Date: September 30, 2017
  • Benefits and Harms of Cannabis for PTSD
    This systematic review sought to assess the effectiveness of plant-based cannabis use in patients with PTSD – and to identify ongoing studies in this area. Findings show that evidence is insufficient to draw conclusions about the benefits and harms of plant-based cannabis preparations in patients with PTSD, but ongoing studies may soon provide important results.
    Date: September 5, 2017
  • Higher Risk of Suicidal Ideation and Suicidal Self-Directed Violence following Discontinuation of Long-term Opioid Therapy
    The primary objective of this study was to identify predictors of suicidal ideation (SI) and non-fatal suicidal self-directed violence (SSV) following clinician-initiated discontinuation of long-term opioid therapy. Findings showed that a substantial proportion of Veterans with substance use disorder diagnoses and similar matched patients experienced suicidal ideation or suicidal self-directed violence following discontinuation of long-term opioid therapy by their opioid-prescribing clinicians, most of whom represent new onset cases. Approximately 12% of patients in this sample had SSV and/or SI documented in the medical record in the 12 months following discontinuation of opioid therapy: 47 patients had SI only, while 12 had SSV. Half of patients with SSV attempted suicide by overdose, most commonly with benzodiazepines. Mental health diagnoses associated with having SI/SSV included PTSD and psychotic disorders. The majority of patients (75%) were discontinued from opioid therapy due to aberrant behaviors. Healthcare providers should pay special attention to safety when patients are discontinued from long-term opioid therapy, particularly patients with PTSD or psychotic disorders.
    Date: July 1, 2017
  • Study Identifies which VA Mental Health Program Characteristics are Associated with Patient Satisfaction
    This study examined the relationships between a set of patient satisfaction measures and a large collection of mental health program characteristics for Veterans with a recent mental health encounter in the VA healthcare system. Findings showed that broad measures of mental healthcare program reach (i.e., proportion of patients served) and intensity (i.e., number of visits) – and nearly all measures of treatment continuity were consistently and positively associated with patient satisfaction. More narrow performance measures – those that focus on specific diagnostic populations (e.g., those with PTSD and serious mental illness) – were less likely to be positively associated with satisfaction. Satisfaction with access to VA healthcare among Veterans with mental health conditions was higher than satisfaction with care encounters.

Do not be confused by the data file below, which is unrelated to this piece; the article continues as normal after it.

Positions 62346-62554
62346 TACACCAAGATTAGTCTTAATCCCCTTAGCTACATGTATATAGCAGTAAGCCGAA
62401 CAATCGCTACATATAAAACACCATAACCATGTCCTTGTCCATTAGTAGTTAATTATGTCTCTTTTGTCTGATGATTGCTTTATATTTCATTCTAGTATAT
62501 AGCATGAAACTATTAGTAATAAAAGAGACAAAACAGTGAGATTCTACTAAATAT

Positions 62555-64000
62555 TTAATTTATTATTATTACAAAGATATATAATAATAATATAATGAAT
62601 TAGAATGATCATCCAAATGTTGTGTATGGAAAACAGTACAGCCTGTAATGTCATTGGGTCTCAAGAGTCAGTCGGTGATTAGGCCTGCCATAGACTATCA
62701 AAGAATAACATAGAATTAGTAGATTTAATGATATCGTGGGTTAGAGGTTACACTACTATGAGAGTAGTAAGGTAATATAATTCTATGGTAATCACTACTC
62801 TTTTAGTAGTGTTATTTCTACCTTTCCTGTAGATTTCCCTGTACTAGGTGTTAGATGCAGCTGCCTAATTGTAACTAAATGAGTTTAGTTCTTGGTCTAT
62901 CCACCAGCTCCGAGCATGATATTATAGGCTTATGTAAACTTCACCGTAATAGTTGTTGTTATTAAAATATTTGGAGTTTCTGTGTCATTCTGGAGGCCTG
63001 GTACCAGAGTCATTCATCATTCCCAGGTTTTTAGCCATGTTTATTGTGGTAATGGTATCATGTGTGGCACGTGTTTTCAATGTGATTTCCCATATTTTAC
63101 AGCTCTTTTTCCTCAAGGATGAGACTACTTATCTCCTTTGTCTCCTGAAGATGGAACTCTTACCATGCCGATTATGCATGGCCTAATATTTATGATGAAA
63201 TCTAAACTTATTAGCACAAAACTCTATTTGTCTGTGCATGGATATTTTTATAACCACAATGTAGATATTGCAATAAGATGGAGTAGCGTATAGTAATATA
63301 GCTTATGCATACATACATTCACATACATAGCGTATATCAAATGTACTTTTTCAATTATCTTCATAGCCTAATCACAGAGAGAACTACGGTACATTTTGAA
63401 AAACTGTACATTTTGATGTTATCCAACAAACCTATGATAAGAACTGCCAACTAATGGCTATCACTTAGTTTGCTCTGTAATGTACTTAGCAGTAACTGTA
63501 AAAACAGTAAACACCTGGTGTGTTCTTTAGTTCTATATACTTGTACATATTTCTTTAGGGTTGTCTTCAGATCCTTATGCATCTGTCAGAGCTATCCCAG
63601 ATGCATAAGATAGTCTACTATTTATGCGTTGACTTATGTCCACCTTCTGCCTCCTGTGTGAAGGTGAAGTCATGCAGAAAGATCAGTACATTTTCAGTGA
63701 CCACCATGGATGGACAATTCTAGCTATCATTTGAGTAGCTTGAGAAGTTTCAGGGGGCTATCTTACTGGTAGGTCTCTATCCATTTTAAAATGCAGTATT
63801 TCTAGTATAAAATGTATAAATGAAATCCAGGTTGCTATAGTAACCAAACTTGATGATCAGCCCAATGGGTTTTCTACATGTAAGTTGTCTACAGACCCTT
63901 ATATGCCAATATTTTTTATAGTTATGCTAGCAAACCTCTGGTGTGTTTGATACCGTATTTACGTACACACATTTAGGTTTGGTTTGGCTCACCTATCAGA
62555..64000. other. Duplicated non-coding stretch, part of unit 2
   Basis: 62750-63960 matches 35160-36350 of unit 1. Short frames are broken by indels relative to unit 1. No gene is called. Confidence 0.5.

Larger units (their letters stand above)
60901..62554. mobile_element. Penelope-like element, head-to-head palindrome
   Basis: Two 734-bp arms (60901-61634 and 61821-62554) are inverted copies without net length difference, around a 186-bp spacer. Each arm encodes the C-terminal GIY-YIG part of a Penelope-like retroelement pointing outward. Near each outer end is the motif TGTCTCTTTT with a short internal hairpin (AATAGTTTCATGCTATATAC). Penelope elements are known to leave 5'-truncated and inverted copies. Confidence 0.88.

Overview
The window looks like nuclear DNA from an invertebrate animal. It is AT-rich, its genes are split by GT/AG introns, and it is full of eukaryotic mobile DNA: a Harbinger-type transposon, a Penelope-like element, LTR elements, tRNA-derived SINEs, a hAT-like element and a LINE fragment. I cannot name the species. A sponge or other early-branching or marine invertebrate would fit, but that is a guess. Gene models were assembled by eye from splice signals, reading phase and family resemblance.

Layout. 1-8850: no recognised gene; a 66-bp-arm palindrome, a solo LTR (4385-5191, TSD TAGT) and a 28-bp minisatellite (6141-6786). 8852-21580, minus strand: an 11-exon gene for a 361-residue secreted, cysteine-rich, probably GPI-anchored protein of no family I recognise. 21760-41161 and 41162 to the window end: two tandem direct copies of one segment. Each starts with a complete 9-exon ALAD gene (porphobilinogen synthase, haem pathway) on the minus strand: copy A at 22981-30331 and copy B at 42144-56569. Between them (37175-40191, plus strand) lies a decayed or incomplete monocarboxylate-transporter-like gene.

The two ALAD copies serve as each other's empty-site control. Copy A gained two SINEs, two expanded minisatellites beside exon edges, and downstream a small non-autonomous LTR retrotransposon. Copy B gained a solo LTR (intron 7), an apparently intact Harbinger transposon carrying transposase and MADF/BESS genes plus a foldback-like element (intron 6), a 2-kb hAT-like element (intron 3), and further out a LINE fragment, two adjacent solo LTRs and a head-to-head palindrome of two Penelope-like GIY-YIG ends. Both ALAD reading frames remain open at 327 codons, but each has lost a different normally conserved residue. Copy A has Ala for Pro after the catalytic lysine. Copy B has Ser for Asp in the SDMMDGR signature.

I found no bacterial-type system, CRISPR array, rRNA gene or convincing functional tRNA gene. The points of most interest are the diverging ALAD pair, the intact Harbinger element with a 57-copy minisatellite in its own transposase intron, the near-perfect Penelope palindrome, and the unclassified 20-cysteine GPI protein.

Date: May 19, 2017
  • Current Diagnosis of PTSD is Risk Factor for Pregnant Women
    This analysis evaluated the associations between PTSD and antepartum complications to explore how PTSD’s pathophysiology impacts pregnancy in a large cohort of women Veterans. Findings showed that a current diagnosis of PTSD increases the risk of hypertensive/ischemic placental complications of pregnancy, specifically preeclampsia, and is a risk factor for gestational diabetes. PTSD also was associated with an increased risk of prolonged (>4 day) delivery hospitalization and repeat hospitalization. Authors suggest that pregnancies in women with currently active PTSD should be identified as potentially high-risk, high-need pregnancies.
    Date: May 1, 2017
  • Opioid Use among Afghanistan and Iraq War Veterans
    This study sought to understand current opioid use in OEF/OIF/OND Veterans who are regular users of VA care and did not have a cancer diagnosis at the time of this study. Findings showed that opioid use among OEF/OIF/OND Veterans is characterized by moderate doses that are used over relatively long periods of time by a minority of Veterans. Approximately 23% of all OEF/OIF/OND Veterans received opioids, with 7-8% receiving them chronically. The prevalence of high-dose opioids, concurrent use of multiple opioids, and use of long-acting opioids was fairly low. Diagnoses of PTSD, major depressive disorder, and tobacco use disorder were strongly associated with chronic opioid use. Back pain also was strongly associated with chronic use. Findings suggest that the use of opioids is less common among OEF/OIF/OND Veterans compared with Veterans as a whole, and provide a strong baseline for evaluating the impact of recently implemented opioid-related policies.
    Date: March 25, 2017
  • Discontinuation of Long-Term Opioid Therapy among Veterans is Overwhelmingly Initiated by VA Clinicians
    The aim of this study was to compare reasons for discontinuation of long-term opioid therapy (LTOT) between Veterans with and without substance use disorder (SUD) receiving care within the VA healthcare system in the years following release of 2009 and 2010 clinical practice guidelines. Findings showed that the majority of Veterans (85%) discontinued opioid use because their clinician stopped prescribing, rather than the patients deciding to stop. For patients whose clinicians initiated discontinuation, 75% were discontinued due to opioid-related aberrant behaviors (i.e., suspected substance abuse, aberrant urine drug test). Veterans with SUD diagnoses were more likely to discontinue LTOT due to aberrant behaviors, particularly abuse of alcohol or other substances, compared to Veterans without SUD. High proportions of patients received diagnoses for mental health disorders in the year prior to discontinuation of LTOT, including PTSD, anxiety disorders other than PTSD, and depressive disorders (25%). Increasing rates of opioid discontinuation are likely to occur due to policies and programs that encourage close monitoring of Veterans on LTOT for opioid misuse behaviors. Integrating non-opioid pain therapies and SUD treatment into multiple settings such as primary care and specialty SUD care is one possible approach to enhance their care.